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"As long as human rights are violated, there can be no foundation for peace. How can peace grow where speaking the truth is itself a crime?"

Economics matter important but human rights come first, says Tibetan government

December 7, 2007

Commenting the Italian government’s lukewarm reception of the Dalai
Lama, a spokesperson for the International Relations Department of the
Tibetan government-in-exile, tells AsiaNews that whilst they do not want
to embarrass anyone, the cause of human rights should not come second to
trade. Popular support for the Buddhist leader shows that the Tibetan
cause is not dead.

Rome: 6 December 2007 (AsiaNews) – European governments “have every
right to think about stability and economic growth but they should not
forget that the latter are founded on human rights and freedom of
expression. The Dalai Lama is their champion; not meeting him means
shelving them,” Thubten Samphel, spokesperson for the International
Relations Department of the Tibetan government-in-exile, told AsiaNews
as he commented the way the Buddhist leader was received in Italy.

According to the Tibetan representative, “the Dalai Lama does not want
to embarrass any government or political leader if they cannot receive
him. But it [meeting him] would be a good way to learn more about the
real situation of the Tibetan people and region.”

It is never the less quite “understandable why so many governments take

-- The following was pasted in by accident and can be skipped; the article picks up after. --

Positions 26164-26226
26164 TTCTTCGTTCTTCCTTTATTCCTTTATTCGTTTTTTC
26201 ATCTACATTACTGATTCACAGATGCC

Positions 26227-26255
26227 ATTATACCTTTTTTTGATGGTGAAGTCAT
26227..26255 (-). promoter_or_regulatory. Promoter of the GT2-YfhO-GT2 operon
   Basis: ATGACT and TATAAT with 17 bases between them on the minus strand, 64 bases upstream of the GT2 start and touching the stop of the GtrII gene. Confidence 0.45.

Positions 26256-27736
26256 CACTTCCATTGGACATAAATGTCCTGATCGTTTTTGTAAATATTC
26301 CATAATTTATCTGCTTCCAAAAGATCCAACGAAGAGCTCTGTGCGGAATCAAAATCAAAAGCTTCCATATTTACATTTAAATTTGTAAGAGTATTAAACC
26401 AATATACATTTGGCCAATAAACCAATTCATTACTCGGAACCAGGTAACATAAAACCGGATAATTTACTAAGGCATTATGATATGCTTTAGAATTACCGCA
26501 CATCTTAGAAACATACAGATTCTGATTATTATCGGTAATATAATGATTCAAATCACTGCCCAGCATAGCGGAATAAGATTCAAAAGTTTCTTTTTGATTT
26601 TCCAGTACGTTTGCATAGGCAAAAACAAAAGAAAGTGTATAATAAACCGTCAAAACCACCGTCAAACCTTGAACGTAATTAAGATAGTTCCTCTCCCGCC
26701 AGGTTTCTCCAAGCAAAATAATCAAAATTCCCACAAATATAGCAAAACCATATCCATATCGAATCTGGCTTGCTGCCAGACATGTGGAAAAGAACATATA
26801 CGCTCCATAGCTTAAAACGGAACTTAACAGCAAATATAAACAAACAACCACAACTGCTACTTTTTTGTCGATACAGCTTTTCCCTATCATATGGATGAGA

this attitude of limiting or giving less importance to the presence of
the Dalai Lama on their territory. China has increased its international
economic and diplomatic clout and Beijing’s paranoid attitude towards
Tibetans is well known.”

European governments “must however remember that whilst trade and
economics are very important they are not the bases of civilization.
Respect for human rights, personal freedom and freedom of expression
shall always take first place. A stable economy is only possible if
people who run are free.”

For this reason “we must follow the example of the German government
which plays an important role in the world’s economy but which is also
unwavering on the issue of human rights, never pulling back on the Dalai
Lama and many other situations where human beings are persecuted or in
chains.”

Still “we are very happy and consider very important the fact that our
leader is welcomed with sympathy and respect by all the peoples of the
world who show their affection to him and the cause he represents.”

These feelings “allow us to go on despite exile and China’s domination
of our region. They show that there is international concern over the
Tibet question and that our struggle is not lost. They are very important.”

As for the latest controversy caused by Miss Tibet’s participation in an
international beauty pageant, Mr Samphel does not mince words.

“For starters, we do not appreciate this kind of events,” he said. “And
we believe it was inappropriate for it to be staged in Dharamsala, the
Dalai Lama’s home. I also think that the so-called Miss Tibet, whoever
she may be, is being invited around the world with the full knowledge
that her presence will provoke Beijing’s ire and thus generated
publicity for the event. Still the fact that China never allows the
affirmation of the Tibetan identity under any circumstance weighs
heavily on us.”
CTC National Office 1425 René-Lévesque Blvd West, 3rd Floor, Montréal, Québec, Canada, H3G 1T7
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